- In economic reality: the emergence of the emerging-market liberalization, technological globalization, and first-world aging-driven "global savings glut"--or perhaps the global investment shortage--with its consequent extraordinary rise in global demand for assets perceived to be safe.
- In economic theory: the "insouciance" generated by the rational-expectations and efficient-markets hypotheses that produced a deep skepticism of pragmatic regulation to minimize systemic risk, a skepticism apparently and temporarily confirmed by the fact of the Great Moderation.
- In economic policy: the resulting production of both the deregulation of the 2000s that made it easy to sell assets perceived to be safe that were not in fact so, and the policy-making climate in which it apparently made sense in 2008 and since to do what was but no more than necessary to handle the crisis.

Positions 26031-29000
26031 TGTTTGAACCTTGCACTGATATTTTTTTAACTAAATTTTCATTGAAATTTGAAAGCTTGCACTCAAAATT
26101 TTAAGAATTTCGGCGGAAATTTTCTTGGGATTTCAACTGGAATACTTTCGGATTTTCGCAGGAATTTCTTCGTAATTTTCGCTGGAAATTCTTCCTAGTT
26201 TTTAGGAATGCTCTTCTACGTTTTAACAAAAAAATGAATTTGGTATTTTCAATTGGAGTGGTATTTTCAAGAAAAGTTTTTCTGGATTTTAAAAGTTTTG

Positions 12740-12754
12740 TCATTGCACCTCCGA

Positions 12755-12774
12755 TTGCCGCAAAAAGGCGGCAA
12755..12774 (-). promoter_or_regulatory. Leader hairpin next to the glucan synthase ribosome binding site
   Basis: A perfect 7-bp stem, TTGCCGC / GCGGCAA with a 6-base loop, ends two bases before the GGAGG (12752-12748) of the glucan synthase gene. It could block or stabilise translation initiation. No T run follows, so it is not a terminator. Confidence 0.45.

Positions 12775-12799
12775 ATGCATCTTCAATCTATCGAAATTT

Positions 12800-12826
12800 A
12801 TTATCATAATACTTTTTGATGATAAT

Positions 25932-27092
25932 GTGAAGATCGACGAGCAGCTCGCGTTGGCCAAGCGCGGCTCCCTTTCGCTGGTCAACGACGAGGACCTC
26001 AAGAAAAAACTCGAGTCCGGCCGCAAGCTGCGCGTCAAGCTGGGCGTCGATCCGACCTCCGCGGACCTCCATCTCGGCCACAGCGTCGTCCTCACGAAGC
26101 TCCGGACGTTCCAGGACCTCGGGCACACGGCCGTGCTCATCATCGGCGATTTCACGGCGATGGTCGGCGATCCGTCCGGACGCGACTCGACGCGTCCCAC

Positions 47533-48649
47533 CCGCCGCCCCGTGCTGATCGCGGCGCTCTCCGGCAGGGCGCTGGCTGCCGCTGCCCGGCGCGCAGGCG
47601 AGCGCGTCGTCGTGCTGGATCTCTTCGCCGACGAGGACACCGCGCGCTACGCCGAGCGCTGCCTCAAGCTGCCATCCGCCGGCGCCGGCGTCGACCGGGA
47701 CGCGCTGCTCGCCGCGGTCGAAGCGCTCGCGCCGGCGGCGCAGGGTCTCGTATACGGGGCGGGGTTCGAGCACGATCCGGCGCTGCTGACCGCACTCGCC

- In finance: the fact that tail risks had not been realized for generations meant that they were underweighted and portfolios were not properly hedged: as Minsky said, the fact of past stability destabilizes the future.
- In economic policy: the hubris of settling on a 2%/year inflation target as providing enough sea-room, and the greater hubris of the euro--the creation of a single currency over an area vastly greater than any optimum currency area, especially when coupled with the absence of the fiscal-union and banking-union supports that might have provided safety valves and with the assignment of a leading role in the eurozone to a Germany hag-ridden by an economic episteme that made the maintenance of aggregate demand always somebody else's problem.
The financial crisis that hit the North Atlantic in 2008 hit a world economy that had just undergone these six shifts, and the consequence was a disaster that looks like it has permanently robbed the North Atlantic of about 10% of its wealth.